According to Rao, as one travels from urban to rural areas, a lesser number of girls/women get to use digital devices. “In a patriarchal society like India, the girls always get a raw deal. Then there is poverty to fight with. The girls from the Dalit and Adivasi communities have to fight harder.”

However, his colleague Nagamani CN from CRT says, the “biggest tragedy” is that girls who have access to the internet are becoming prey to “cybercrimes”. “Women and girls face disproportionate vulnerabilities because of the internet, further pushing them away from accessing information and entertainment online for their knowledge and growth,” adds Nagamani.

According to the 2022 National Crime Records Bureau report, cybercrime against women has increased by 28% since 2019. Out of the 52,974 incidents reported in 2021, 10,730 — 20.2% — were reported as cases of crime against women. Cybercrimes against women primarily include instances of cyber blackmailing, threatening, cyber sexual abuse, cyber pornography, posting/ publishing of obscene sexual materials, cyber stalking, bullying, defamation, morphing, and creation of fake profiles.

Talking about online dangers children face, Pratishtha Arora, CEO and co-founder of Social Media Matters (SMM), says, “Our focus groups are children and women. We mostly get cases of revenge porn, online harassment, fake profiles, impersonation and online abuse. We have our helpline services.” One can reach out to SMM on its WhatsApp number +918826348817 or email id: help@SocialMediaMatters.in

The Delhi-based non-profit organisation, SMM, is working to provide a safe and positive online space for users.

Arora says SMM has received several cases of online sexual abuse of girls. Recalling one of them, she adds, “There was one girl who was harassed by her former boyfriend. After their relationship ended, the boy blackmailed the girl with photographs that they had taken together earlier. He created a fake profile where he uploaded those pictures. It created a lot of trouble for the girl after her family saw the pictures. She was mentally stressed, which could have led to self-harm.”

Arora adds that such incidents often impact the “victims’ education” as Indian families usually put restrictions like denying girls access to digital devices or the internet. “The guardians think the measures would protect them from further harassment. Such curtailments prove detrimental to girls’ education as they can’t access information online. Some are also forced to leave schools by families after such unpleasant incidents in the name of safety.”

Effect on mental health

Farzana Khan, head of programmes, My Choices Foundation, Hyderabad, an NGO working to free women and children from violence and exploitation, says online harassment of girls makes them prone to mental health issues. “In our work, we have met many girls who have become victims of online abuse and harassment. Such girls develop serious mental health issues. Some of them develop suicidal tendencies,” she says.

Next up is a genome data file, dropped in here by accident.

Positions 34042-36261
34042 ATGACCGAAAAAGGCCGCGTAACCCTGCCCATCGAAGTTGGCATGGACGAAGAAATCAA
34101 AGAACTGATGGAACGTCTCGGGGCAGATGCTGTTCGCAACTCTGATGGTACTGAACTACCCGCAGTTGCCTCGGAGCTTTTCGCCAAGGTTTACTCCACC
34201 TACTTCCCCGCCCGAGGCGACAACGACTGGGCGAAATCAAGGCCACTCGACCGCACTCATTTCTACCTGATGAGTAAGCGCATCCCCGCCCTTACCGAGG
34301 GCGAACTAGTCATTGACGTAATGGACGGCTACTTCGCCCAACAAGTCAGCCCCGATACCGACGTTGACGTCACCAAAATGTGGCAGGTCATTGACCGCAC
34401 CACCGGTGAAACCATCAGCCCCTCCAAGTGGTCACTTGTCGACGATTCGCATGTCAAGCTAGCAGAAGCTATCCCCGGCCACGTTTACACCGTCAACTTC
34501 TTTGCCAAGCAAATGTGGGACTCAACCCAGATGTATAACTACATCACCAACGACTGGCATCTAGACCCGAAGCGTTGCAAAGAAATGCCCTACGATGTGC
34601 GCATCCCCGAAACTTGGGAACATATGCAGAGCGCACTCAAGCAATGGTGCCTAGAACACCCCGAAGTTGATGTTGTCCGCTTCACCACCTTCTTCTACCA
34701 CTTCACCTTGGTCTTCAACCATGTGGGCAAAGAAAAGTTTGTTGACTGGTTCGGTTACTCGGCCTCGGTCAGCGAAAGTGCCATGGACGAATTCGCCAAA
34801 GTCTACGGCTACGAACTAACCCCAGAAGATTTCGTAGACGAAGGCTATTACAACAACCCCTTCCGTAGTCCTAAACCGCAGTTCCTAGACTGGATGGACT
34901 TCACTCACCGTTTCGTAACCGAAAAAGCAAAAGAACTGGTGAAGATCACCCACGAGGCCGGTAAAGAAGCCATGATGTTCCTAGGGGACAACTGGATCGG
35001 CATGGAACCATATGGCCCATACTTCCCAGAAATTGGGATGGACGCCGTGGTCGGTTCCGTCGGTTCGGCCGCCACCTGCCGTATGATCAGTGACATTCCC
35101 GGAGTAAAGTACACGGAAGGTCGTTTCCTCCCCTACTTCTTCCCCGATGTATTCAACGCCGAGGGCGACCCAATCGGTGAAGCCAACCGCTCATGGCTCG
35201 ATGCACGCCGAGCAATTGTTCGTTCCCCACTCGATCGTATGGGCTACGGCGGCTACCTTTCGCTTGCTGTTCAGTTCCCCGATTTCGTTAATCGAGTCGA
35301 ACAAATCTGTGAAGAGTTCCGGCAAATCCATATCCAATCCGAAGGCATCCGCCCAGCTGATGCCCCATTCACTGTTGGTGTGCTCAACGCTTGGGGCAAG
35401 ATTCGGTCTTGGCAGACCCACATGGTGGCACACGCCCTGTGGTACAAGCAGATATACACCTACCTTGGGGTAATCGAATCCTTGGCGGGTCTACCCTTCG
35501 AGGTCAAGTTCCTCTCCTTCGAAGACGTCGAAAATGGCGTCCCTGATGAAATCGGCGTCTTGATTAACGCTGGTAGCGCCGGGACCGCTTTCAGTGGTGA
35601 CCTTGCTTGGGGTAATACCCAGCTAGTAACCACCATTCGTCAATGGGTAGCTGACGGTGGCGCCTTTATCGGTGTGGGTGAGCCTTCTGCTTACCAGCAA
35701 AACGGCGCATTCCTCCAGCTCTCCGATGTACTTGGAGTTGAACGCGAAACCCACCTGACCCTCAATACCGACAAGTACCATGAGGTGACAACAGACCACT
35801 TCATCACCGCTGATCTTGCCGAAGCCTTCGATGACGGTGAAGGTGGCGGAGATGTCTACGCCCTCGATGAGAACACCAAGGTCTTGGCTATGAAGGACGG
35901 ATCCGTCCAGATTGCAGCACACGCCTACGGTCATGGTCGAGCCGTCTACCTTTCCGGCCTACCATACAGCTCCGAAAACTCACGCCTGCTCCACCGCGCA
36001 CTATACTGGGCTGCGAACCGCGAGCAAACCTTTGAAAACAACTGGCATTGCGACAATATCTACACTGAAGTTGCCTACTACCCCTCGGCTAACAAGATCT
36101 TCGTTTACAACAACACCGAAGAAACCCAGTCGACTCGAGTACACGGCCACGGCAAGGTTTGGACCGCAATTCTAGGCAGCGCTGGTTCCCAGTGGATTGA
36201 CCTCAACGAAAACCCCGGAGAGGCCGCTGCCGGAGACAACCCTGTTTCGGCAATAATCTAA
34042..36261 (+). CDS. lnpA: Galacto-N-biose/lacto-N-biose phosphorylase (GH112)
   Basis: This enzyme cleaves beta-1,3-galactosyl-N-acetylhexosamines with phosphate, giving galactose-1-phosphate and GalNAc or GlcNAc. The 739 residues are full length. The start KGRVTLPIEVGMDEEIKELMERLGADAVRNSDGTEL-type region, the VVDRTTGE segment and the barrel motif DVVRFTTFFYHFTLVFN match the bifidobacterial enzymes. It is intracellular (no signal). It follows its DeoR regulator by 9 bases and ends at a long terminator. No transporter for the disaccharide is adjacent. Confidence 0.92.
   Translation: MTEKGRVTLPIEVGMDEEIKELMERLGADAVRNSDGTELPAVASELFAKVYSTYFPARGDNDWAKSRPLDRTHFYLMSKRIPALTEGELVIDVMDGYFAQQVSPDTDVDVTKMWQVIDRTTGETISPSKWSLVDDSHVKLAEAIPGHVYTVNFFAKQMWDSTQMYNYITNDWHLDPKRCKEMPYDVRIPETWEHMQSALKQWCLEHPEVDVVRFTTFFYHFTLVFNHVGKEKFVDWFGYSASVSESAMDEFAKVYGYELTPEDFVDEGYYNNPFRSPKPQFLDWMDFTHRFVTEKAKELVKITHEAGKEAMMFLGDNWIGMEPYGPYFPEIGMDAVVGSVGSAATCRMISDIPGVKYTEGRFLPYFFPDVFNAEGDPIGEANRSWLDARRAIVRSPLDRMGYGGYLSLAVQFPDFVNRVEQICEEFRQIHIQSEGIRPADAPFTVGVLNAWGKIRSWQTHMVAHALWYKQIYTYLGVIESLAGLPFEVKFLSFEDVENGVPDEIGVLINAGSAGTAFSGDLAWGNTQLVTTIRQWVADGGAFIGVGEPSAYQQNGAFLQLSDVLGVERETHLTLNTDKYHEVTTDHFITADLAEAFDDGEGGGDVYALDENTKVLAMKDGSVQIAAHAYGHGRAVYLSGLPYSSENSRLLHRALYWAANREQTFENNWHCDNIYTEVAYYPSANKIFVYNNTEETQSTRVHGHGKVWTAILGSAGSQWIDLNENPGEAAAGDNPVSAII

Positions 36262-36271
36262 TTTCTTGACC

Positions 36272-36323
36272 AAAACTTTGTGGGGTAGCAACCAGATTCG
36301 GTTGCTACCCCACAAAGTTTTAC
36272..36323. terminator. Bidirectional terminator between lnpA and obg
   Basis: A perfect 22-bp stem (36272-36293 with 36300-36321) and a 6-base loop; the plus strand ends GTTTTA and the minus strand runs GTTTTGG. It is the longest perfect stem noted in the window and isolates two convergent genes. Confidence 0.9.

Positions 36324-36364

A Sridhara, Bengaluru-based psychologist, researcher and behavioural expert says victims of cybercrimes suffer from anxiety, low self-esteem, suicidal thoughts, depression and feeling of powerlessness. “It is a vicious cycle. With the advancement of technology, minors are using online platforms for education and entertainment purposes. Most often minor victims of cyber abuse and bullying suffer silently. But there are tell-tale signs of distress which should not be ignored. Parents, teachers and elders should speak to children about their online activities on a regular basis.”

Sridhara says girls face more abuse and bullying compared to boys online because of the prevalence of patriarchy in our society. “Elders should encourage children to speak whenever they are in an uncomfortable situation. There is a need to build confidence among children. They should be informed that bullies and abusers are using them to arouse hostile passion.”

To help girls escape the clutches of crimes prevalent in the virtual world, My Choices Foundation, works closely with the police. The She Teams of Telangana Police – a dedicated unit for women’s safety in the southern state – earlier nabbed several accused after the NGO reported the incidents. “Police intervention becomes necessary once the girls approach us with their problems. The victims are also provided counselling to get back to their lives. Healing is achievable but it is a long process,” says Khan.

My Choices Foundation regularly conducts awareness programmes in schools across Hyderabad to make the virtual world a safer place for youngsters. The Hyderabad organisation has designed an online quiz to know “how healthy a relationship is” to help participants get assistance, in case they are in need of it.

While most of this is already known to most people with digital access, it’s a pity that what happened to Sumathi and Ankita keeps repeating. Perhaps, a reason enough to keep retelling their stories till the time the world wakes up and does something to stop that from happening again, and again.

(Some names have been changed to protect identity.)

(The author is a Laadli Media Fellow, 2023. All the opinions and views expressed are those of the author. Laadli and UNFPA do not necessarily endorse the views).